I think for a long time in Portland the notion has been that because we have so little, we should make the best of it by digging new lines out and making everything really accessible. On the one hand it’s unearthed some of the best lines around. But on the other hand, it’s unsightly, dabby, and it makes the transition from gym to rock easy (which it shouldn’t be, in my opinion – another topic..) I think it’s an irresponsible philosophy and I mostly disagree with it. The outdoors are a limited resource and we are the only arbiters of right, wrong, okay, not okay. It’s not a playground where an adult will come by and fix our mess. Especially at places like LL, we’re a major user group (within that particular acreage, the only user group) and these things eventually get noticed.

    And in the end? A lot of people visited LL when it had inertia this summer, but mostly people didn’t want to brush the easy stuff that had been ignored by the voracious developer in the vanguard. So they stay in the gym… making the preponderance of excessive landing and trail work all the more redundant. At 2 hours from a major population center, the majority of visitors will be motivated climbers who expect to work and be rewarded. Those people can clean the problems and bring enough pads by themselves. No need to pave the trails.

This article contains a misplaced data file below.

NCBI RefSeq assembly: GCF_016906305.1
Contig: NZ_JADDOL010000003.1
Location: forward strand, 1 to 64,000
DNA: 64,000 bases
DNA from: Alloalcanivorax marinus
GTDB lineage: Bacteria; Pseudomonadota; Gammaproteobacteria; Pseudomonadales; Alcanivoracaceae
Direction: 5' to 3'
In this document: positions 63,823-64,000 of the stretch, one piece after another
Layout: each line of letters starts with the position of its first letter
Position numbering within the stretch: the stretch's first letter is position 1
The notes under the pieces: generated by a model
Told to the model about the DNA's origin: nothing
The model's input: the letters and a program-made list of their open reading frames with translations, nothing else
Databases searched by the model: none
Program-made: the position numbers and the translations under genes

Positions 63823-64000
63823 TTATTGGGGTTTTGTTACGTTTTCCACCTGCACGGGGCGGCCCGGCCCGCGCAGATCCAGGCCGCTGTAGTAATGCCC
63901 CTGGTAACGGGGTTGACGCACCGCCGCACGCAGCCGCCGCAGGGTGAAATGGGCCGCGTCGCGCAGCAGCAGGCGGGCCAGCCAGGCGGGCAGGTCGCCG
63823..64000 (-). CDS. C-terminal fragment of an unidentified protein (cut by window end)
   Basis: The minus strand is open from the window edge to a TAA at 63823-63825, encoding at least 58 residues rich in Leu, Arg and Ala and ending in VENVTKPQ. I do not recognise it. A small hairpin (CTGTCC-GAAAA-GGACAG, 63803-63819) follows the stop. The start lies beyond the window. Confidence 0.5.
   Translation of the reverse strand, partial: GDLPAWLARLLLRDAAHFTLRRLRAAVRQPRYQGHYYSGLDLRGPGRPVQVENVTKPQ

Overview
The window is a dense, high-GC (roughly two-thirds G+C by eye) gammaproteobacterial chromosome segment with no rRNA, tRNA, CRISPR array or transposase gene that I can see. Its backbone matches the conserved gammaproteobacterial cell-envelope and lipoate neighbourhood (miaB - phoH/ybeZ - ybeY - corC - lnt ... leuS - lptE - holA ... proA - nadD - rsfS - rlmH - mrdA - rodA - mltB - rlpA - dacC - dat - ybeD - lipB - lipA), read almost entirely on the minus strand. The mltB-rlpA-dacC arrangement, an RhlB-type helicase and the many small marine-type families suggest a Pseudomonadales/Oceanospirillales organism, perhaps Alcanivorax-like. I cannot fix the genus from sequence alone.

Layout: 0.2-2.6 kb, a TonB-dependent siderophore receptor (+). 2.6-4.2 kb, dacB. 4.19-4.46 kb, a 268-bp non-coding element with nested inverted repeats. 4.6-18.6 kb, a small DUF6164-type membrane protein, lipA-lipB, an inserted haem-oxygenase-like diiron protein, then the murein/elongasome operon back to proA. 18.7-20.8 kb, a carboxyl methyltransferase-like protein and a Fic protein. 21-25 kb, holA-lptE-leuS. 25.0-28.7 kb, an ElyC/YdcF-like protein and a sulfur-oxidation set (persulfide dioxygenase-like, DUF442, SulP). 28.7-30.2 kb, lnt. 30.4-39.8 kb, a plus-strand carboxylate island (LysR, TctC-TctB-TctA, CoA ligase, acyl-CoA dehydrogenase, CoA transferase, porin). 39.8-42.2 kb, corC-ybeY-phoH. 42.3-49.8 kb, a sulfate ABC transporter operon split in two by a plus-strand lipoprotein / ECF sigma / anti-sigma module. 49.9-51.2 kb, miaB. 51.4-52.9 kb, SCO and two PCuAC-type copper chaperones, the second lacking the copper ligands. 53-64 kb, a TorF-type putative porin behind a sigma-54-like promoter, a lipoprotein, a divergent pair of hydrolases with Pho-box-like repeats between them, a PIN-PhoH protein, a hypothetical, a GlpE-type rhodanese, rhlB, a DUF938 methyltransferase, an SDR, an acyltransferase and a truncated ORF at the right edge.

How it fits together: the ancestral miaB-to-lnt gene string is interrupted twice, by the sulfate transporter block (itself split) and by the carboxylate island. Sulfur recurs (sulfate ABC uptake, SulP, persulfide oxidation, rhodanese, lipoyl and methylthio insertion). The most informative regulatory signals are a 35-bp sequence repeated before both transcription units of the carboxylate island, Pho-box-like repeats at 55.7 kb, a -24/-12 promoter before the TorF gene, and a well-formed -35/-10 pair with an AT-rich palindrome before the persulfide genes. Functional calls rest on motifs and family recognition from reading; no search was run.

Just my two cents..

    • Thanks, JF. I appreciate the clarification with regards to LL. Hopefully the extreme landscape grooming will subside and people will do as you say and bring more pads, and in the process learn to pad smart and spot well. Good practices and open dialogue are the best approach, and I think without the high brow preaching and judgements, we all can help educate each other. Unlike your situation where one person starts a wave of practices amongst bouldering FA’ists, this gluing action at Black is a one off situation where the actors spent considerable time trying to decide on the best option. Whether it was right or wrong isn’t so important as having the community learn from the facts with each person judging for themselves. I think it would have been more constructive if the BM authors would have just reported the facts and stated their opinions.